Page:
That's the title of a recently produced document now available for download on the BBC Trust website. It appears from the BBC's lack of publicity they are ashamed of the document's contents - and with very good reason, as you can see in this extract from the opening paragraph:
".. new procedures put in place the right for the BBC to end correspondence on trivial, misconceived, hypothetical, repetitious or otherwise vexatious complaints .."
What exactly is a "misconceived" complaint? Apparently that is something decided by the BBC. So what, in effect, has happened here is that the BBC has set itself up as a arbiter of what is right and what is wrong - and the public just have to accept their ruling.
Last year Graham Norton wore a ribbon to raise awareness of World AIDS Day. The BBC's Deputy Director of Television, Mark Linsey, ordered Graham not to wear the ribbon again, and the BBC subsequently received thousands of complaints about the ban. Nevertheless, the BBC presumably decided that those complaints fell into one of the above categories, and the Trust has not looked into the issue. Nor, it seems are they happy to discuss it further.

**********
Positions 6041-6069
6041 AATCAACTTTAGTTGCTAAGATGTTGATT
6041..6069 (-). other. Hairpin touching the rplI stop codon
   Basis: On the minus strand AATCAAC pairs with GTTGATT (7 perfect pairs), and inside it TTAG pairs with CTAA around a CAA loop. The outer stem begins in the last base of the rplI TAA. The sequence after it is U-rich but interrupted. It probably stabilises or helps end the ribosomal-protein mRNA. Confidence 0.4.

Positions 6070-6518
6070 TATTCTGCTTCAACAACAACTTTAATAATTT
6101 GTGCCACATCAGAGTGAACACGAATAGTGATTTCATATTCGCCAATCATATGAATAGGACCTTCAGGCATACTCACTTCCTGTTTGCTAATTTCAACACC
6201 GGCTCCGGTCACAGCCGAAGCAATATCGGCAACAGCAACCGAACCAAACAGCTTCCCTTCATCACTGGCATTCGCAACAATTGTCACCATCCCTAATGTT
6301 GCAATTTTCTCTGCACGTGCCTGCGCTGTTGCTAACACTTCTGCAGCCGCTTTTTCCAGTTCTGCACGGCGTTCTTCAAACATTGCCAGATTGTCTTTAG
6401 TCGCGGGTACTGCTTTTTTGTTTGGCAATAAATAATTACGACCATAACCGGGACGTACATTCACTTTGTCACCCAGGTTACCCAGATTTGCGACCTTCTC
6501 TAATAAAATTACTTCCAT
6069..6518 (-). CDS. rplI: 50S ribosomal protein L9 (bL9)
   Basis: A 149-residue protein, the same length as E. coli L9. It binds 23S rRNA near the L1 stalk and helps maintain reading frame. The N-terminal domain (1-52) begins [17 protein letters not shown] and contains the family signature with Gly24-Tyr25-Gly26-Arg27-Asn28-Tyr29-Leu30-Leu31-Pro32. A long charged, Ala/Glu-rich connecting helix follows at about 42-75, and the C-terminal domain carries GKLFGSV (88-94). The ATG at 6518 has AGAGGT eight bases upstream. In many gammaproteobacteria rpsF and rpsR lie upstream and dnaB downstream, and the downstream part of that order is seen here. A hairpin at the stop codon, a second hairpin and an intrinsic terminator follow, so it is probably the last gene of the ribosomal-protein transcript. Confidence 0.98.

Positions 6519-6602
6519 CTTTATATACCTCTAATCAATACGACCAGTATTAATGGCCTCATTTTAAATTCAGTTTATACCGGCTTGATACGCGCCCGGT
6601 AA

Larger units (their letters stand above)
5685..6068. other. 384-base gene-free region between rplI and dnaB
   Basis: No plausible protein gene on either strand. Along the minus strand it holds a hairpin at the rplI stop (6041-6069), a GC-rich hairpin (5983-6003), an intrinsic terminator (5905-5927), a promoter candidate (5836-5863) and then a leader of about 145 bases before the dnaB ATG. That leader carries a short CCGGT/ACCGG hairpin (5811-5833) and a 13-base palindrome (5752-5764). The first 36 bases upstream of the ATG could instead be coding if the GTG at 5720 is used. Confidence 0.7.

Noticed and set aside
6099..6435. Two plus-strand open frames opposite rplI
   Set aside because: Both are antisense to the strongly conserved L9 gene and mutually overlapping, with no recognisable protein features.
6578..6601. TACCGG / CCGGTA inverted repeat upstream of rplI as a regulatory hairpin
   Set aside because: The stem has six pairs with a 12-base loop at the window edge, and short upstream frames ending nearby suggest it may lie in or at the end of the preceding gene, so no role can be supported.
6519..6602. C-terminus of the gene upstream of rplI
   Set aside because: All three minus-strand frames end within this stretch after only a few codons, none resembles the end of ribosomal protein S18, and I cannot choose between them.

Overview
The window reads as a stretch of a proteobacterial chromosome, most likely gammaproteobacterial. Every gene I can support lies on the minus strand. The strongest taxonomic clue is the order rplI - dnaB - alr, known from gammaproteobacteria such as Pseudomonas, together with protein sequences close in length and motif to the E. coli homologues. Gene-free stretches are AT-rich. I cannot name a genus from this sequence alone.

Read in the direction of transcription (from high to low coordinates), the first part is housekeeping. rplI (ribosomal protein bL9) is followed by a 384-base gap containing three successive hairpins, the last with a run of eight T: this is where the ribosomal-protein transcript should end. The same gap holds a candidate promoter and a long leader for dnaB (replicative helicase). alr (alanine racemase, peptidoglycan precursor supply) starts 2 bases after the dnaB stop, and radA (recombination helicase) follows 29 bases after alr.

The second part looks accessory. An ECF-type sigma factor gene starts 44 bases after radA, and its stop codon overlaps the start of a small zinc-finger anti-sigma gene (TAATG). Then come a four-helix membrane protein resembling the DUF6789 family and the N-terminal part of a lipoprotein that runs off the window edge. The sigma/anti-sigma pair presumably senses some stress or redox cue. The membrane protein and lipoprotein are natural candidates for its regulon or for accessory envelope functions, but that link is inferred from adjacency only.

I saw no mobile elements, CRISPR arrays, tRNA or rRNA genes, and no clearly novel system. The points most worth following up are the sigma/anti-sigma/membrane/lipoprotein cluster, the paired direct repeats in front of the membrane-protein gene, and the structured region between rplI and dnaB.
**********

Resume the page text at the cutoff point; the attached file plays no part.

The BBC Trust's document ends with a list of "expedited" complainants. Correspondence from "expedited" complainants must, according to the BBC, be read but not acknowledged.